• 30. Target ParasitesFlea Flea FleaAdults Eggs Larvae Ticks† Mosquitoes† Flies† Mites† Lice X X X X X X X X X X X X X X X X X X X X X X X X X X X X X X X X X X X X X X X X X X X X X X X X X X X X X X X X X X X X Technical Monograph 29
  • 31. Summary of commonly used EPA-Registered Canine Spot-On Flea and Tick Control Products* (cont.) EPA Registration Brand Name (Manufacturer) Active Ingredients (%) Chemical Classes No. K9 Advantix® (Bayer HealthCare LLC) Imidacloprid (8.8%) Neonicotinoid 11556-132, 11556-133, Permethrin (44.0%) (Imidacloprid) 11556-134, 11556-135 Pyrethroid (Permethrin) OmniTrol™ Spot-On for Dogs Plus IGR Permethrin (50%) Pyrethroid (Permethrin) 75844-8-44084 (Vedco, Inc.) Pyriproxyfen (1.20%) IGR (Pyriproxyfen) ProMeris® for dogs (Fort Dodge Animal Metaflumizone (14.34%) Semicarbazone 80490-2 Health) Amitraz (14.34%) (Metaflumizone) Formamidine (Amitraz) Proticall® Insecticide for Dogs Permethrin (65%) Pyrethroid 773-73 (Schering-Plough Animal Health) Sentry® Value Squeeze-On Flea & Tick Permethrin (45%) Pyrethroid 69332-1-2517 Control for Dogs (Sergeant’s Pet Care Products, Inc.) SentryPro™ Squeeze-On Flea & Tick Permethrin (45%) Pyrethroid (Permethrin) 2517-87 Control for Dogs (Sergeant’s Pet Care Pyriproxyfen (1.9%) IGR (Pyriproxyfen) Products, Inc.) SentryPro® XFC® Flea & Tick Squeeze-On Cyphenothrin (40%) Pyrethroid (Cyphenothrin) 2517-80 for Dogs (Sergeant’s Pet Care Products, Inc.) Pyriproxyfen (2%) IGR (Pyriproxyfen) Sergeant’s® Gold® Flea & Tick Squeeze-On Cyphenothrin (40%) Pyrethroid (Cyphenothrin) 2517-80 for Dogs (Sergeant’s Pet Care Products, Inc.) Pyriproxyfen (2%) IGR (Pyriproxyfen) Sergeant’s® Silver® Flea & Tick Squeeze-On Cyphenothrin (40%) Pyrethroid 2517-85 for Dogs (Sergeant’s Pet Care Products, Inc.) Sergeant’s® Squeeze-On for dogs and Permethrin (45%) Pyrethroid (Permethrin) 2517-94 puppies (Sergeant’s Pet Care Products, Inc.) Pyriproxyfen (1.9%) IGR (Pyriproxyfen) TriForce™ Canine Squeeze-On Cyphenothrin (40%) Pyrethroid (Cyphenothrin) 2517-80-83333 (Tradewinds, Inc) Pyriproxyfen (2%) IGR (Pyriproxyfen) Vectra 3D™ (Summit VetPharm) Dinotefuran (4.95%) Neonicotinoid (Dinotefuran) 83399-6 Pyriproxyfen (0.44%) IGR (Pyriproxyfen) Permethrin (36.08%) Pyrethroid (Permethrin) Zodiac® Spot On Flea & Tick Control Permethrin (45%) Pyrethroid (Permethrin) 2724-497 (Wellmark International) (S)-Methoprene (3%) IGR [(S)-Methoprene] *Products listed here are not for use in cats. Target parasites are based on label indications. Inclusion of parasites in this list indicates that the product “controls,” “kills,” “prevents,” or “repels” the parasite listed. Products listed represent the most commonly used EPA-regulated canine spot-on products as of June 30, 2009. All products are applied monthly unless otherwise indicated. Please refer to individual product labels and package information for contraindications and safety information. † Refer to product label for specific tick, mosquito, fly, and mite species affected. Sources: Package labels of individual products and Compendium of Veterinary Products. 11th ed. Port Huron, MI: North American Compendiums Inc. Accessed June 2009 at https://www.bayerdvm.com/Resources/cvp_main.cfm. IGR = insect growth regulator.30 Canine Flea and Tick Control
  • 32. Target ParasitesFlea Flea FleaAdults Eggs Larvae Ticks† Mosquitoes† Flies† Mites† Lice X X X X X X X X X X X X X X X X X X X X X X X X X X X X X X X X X X X X X X X X X X X X X X X X X X X X X X X X X X X X X X X X Technical Monograph 31
  • 33. APPENDIX II Potential Toxic Effects of active ingredients and Treatment Guidelinesa,b Active Ingredient Systems Involved Treatment Amitraz Cardiovascular Specific treatment: Central nervous • ohimbine, 0.11 mg/kg slow IV, or Y Gastrointestinal • tipamezole, 50 µg/kg IM, repeat q3–4h as needed A Integumentary Decontamination: Respiratory • ermal: Bathe with a liquid dish-washing detergent D Thermoregulation • Oral ingestion: Emesis and activated charcoal usually not needed Supportive: • V fluids I • onitor temperature, cardiovascular system, respiration, and central M nervous system Cyphenothrin Central nervous Specific treatment: None Gastrointestinal Decontamination: Integumentary • ermal: Bathe with a liquid dish-washing detergent D Respiratory • ral ingestion: Emesis and activated charcoal usually not needed O Supportive: • V fluids if needed I • onitor for central nervous system effects M • Treat symptomatically (diazepam, methocarbamol if needed) • Antihistamines or steroids for dermal reaction Dinotefuran Central nervous Specific treatment: None (low toxicity potential) Decontamination: • ermal: Bathe with a liquid dish-washing detergent D • ral ingestion: Emesis and activated charcoal usually not needed O Supportive: • V fluids if needed I • onitor for central nervous system signs M • Treat symptomatically • Antihistamines or steroids for dermal reaction Fipronil Central nervous Specific treatment: None Gastrointestinal Decontamination: Integumentary • ermal: Bathe with a liquid dish-washing detergent D • ral ingestion: Dilution with milk or water; emesis or activated O charcoal not needed Supportive: • V fluids if needed I • reat symptomatically T • Antihistamines or steroids for dermal reaction Imidacloprid Gastrointestinal Specific treatment: None Integumentary Decontamination: • ermal: Bathe with a liquid dish-washing detergent D • ral ingestion: Dilution with milk or water O Supportive: • V fluids if needed I • Treat symptomatically • Antihistamines or steroids for dermal reaction a Adapted from Côté E, ed. Clinical Veterinary Advisor: Cats and Dogs. St. Louis: Mosby; 2007. b If a canine patient displays sensitivity to a spot-on chemical, or if accidental ingestion occurs, please contact the ASPCA Animal Poison Control Center immediately at 888-426-4435 or 800-548-2423. They are available 24 hours a day, 365 days a year.32 Canine Flea and Tick Control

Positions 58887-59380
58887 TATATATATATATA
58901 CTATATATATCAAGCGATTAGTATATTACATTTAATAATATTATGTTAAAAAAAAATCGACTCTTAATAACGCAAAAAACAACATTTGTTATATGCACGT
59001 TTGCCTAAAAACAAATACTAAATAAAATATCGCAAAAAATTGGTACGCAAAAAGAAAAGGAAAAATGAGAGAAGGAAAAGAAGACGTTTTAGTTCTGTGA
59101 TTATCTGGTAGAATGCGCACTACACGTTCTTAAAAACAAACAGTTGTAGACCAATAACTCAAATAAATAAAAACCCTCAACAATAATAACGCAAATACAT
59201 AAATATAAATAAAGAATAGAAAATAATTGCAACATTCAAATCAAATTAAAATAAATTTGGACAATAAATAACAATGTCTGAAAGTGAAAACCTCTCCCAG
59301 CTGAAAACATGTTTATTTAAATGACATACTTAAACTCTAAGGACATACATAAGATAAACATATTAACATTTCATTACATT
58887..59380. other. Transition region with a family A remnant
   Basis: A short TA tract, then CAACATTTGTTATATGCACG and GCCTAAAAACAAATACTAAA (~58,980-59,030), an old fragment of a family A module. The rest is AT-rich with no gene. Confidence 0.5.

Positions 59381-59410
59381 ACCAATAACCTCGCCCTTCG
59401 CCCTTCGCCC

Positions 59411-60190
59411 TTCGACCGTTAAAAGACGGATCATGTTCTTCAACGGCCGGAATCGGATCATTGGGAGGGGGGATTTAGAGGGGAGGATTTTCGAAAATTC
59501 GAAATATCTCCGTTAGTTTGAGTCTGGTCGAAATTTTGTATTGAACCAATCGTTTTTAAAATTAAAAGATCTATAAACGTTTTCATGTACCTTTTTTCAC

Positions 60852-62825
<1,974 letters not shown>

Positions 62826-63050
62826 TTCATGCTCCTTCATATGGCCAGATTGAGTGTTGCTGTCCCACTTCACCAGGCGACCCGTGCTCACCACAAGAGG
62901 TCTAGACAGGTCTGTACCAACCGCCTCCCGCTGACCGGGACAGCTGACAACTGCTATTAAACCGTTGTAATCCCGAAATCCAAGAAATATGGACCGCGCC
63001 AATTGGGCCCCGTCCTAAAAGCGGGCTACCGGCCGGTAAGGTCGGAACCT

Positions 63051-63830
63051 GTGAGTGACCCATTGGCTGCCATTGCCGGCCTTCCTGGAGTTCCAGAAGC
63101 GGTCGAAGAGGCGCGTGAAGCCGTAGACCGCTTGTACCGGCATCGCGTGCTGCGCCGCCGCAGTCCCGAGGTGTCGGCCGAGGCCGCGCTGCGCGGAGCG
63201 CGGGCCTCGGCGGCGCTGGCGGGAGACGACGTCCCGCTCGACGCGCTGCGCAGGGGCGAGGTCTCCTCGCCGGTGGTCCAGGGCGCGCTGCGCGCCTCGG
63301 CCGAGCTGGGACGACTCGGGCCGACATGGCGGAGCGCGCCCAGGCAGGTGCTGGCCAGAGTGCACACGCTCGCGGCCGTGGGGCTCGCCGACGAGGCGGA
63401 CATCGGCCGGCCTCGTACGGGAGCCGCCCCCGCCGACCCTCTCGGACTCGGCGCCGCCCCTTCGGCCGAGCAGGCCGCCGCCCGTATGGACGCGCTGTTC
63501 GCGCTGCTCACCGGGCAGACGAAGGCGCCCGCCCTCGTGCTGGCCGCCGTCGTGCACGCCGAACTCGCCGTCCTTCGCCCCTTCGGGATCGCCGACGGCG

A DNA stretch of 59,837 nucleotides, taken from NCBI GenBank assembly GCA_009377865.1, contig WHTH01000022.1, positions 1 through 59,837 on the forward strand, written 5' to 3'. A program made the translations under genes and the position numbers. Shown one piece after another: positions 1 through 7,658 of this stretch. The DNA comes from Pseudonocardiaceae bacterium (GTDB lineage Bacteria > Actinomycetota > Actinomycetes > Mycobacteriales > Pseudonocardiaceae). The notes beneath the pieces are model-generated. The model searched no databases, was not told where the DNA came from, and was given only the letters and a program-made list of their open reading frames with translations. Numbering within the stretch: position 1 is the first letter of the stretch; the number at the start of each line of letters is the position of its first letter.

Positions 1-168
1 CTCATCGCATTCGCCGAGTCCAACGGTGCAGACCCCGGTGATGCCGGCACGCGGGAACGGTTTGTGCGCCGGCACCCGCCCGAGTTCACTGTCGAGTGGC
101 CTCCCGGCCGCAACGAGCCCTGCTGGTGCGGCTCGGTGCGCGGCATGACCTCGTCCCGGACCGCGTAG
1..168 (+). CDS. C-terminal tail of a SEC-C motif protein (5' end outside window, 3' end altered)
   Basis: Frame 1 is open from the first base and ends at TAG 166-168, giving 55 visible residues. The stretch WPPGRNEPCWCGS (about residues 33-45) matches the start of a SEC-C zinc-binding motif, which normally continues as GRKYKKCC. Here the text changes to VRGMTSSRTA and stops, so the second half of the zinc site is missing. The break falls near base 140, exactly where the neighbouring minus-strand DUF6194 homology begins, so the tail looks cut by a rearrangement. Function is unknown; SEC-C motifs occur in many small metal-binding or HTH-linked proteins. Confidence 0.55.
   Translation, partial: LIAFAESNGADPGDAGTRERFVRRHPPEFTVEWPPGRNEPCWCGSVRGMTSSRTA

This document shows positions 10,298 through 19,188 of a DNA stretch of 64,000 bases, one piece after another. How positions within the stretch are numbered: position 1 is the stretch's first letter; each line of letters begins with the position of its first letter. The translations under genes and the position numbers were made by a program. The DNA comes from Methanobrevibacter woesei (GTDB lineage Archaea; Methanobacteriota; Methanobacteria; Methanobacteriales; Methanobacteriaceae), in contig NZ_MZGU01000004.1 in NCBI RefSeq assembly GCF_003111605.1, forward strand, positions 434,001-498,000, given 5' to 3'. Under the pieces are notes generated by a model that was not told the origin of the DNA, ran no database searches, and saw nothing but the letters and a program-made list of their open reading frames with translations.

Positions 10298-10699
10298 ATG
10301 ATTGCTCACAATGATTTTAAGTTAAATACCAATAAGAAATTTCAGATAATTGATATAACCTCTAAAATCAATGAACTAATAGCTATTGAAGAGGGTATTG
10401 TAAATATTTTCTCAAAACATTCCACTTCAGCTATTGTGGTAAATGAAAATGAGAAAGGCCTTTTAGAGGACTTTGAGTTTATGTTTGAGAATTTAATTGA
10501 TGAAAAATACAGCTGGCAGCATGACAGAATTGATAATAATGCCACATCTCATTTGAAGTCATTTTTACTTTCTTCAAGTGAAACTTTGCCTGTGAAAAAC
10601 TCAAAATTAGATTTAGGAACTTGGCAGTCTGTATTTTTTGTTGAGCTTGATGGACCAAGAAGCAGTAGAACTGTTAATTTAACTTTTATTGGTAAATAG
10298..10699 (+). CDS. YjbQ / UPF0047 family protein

• 34. ActiveIngredient Systems Involved TreatmentMetaflumizone Cardiovascular Specific treatment:(may be used Central nervous • Yohimbine or atipamezole for amitrazin combination Gastrointestinal Decontamination:with amitraz) • ermal: Bathe with a liquid dish-washing detergent D • ral ingestion: Dilution with milk or water; emesis or activated O charcoal usually not needed Supportive: • V fluids if needed I • reat symptomatically T • ntihistamines or steroids for dermal reaction A(S)-Methoprene Central nervous Specific treatment: None(usually used Gastrointestinal Decontamination:in combination Integumentary • ermal: Bathe with a liquid dish-washing detergent Dwith permethrin (low toxicity potential) • ral ingestion: Dilution with milk or water Oor other Supportive:pyrethrin/ • ntihistamines or steroids for dermal reaction Apyrethroid)Permethrin Central nervous Specific treatment: None Gastrointestinal Decontamination: Integumentary • ermal: Bathe with a liquid dish-washing detergent D Respiratory • ral ingestion: Emesis or activated charcoal usually not needed O Supportive: • V fluids I • Monitor temperature, respiration, and central nervous system • Treat symptomatically (diazepam, methocarbamol if needed) • Antihistamines or steroids for dermal reactionPhenothrin Central nervous Specific treatment: None Gastrointestinal Decontamination: Integumentary • ermal: Bathe with a liquid dish-washing detergent D Respiratory • ral ingestion: Emesis or activated charcoal usually not needed O Supportive: • V fluids I • Monitor temperature, respiration, and central nervous system • Treat symptomatically (diazepam, methocarbamol if needed) • Antihistamines or steroids for dermal reactionPyriproxyfen When used alone: Specific treatment: None(often found Integumentary Decontamination:in products (low toxicity potential) • ermal: Bathe with a liquid dish-washing detergent Dcontaining • Oral exposure: Dilution with milk or waterpermethrin) Supportive: • ntihistamines or steroids for dermal reaction A • Treat for permethrin toxicosis if present Technical Monograph 33
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  • 37. Email questions or comments to SpotOnMonograph@vetdata.comTrademarks used herein are not trademarks of the publisher and the publisher claims no interest therein.© 2009 The HARTZ Mountain Corporation, Secaucus, New JerseyPhoto credits: cover, Jupiterimages, cdc/james gathany, cdc/john montenieri;page 15, © fabian schmidt/alamy; page 17, © jupiter/brandx; page 20, © jupiterimages/I2I/ALAMY